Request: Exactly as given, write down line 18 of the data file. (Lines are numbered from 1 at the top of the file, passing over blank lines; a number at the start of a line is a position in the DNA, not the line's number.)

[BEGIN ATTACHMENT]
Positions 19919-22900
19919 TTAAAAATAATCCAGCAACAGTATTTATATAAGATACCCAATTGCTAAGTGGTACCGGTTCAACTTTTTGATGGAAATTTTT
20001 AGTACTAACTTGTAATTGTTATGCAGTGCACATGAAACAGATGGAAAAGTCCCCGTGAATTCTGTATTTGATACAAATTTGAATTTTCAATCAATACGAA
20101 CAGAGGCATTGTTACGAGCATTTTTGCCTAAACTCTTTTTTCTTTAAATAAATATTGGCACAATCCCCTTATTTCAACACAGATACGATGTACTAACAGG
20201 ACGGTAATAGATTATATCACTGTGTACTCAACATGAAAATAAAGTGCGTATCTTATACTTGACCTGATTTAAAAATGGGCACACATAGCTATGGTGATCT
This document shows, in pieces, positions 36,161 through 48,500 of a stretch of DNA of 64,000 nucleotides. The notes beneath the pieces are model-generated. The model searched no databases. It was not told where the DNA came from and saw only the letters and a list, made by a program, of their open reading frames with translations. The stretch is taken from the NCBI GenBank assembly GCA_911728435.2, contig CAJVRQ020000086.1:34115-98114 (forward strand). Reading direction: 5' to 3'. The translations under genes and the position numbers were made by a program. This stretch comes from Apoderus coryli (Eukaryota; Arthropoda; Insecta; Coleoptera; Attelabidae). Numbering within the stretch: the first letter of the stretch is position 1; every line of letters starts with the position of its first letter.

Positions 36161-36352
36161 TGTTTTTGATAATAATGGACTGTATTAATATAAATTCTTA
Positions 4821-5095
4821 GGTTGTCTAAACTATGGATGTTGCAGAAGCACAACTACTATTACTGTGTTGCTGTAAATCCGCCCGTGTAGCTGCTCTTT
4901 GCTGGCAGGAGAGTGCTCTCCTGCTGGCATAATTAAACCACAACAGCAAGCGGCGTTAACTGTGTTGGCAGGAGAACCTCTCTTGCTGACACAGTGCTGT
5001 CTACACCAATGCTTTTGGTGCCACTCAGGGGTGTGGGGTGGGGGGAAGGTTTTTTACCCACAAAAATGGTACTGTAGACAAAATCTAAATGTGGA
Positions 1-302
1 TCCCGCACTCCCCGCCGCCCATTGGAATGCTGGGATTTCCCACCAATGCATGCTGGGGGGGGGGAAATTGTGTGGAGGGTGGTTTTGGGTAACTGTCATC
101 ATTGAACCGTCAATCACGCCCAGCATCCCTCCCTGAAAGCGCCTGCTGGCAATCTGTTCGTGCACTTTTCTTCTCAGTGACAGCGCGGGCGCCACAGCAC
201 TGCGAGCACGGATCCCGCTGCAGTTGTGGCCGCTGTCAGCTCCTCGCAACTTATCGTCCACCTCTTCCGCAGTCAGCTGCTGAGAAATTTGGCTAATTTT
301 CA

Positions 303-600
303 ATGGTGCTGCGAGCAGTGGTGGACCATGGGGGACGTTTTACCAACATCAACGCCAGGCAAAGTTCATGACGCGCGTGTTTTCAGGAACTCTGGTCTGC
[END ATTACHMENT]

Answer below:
Positions 303-600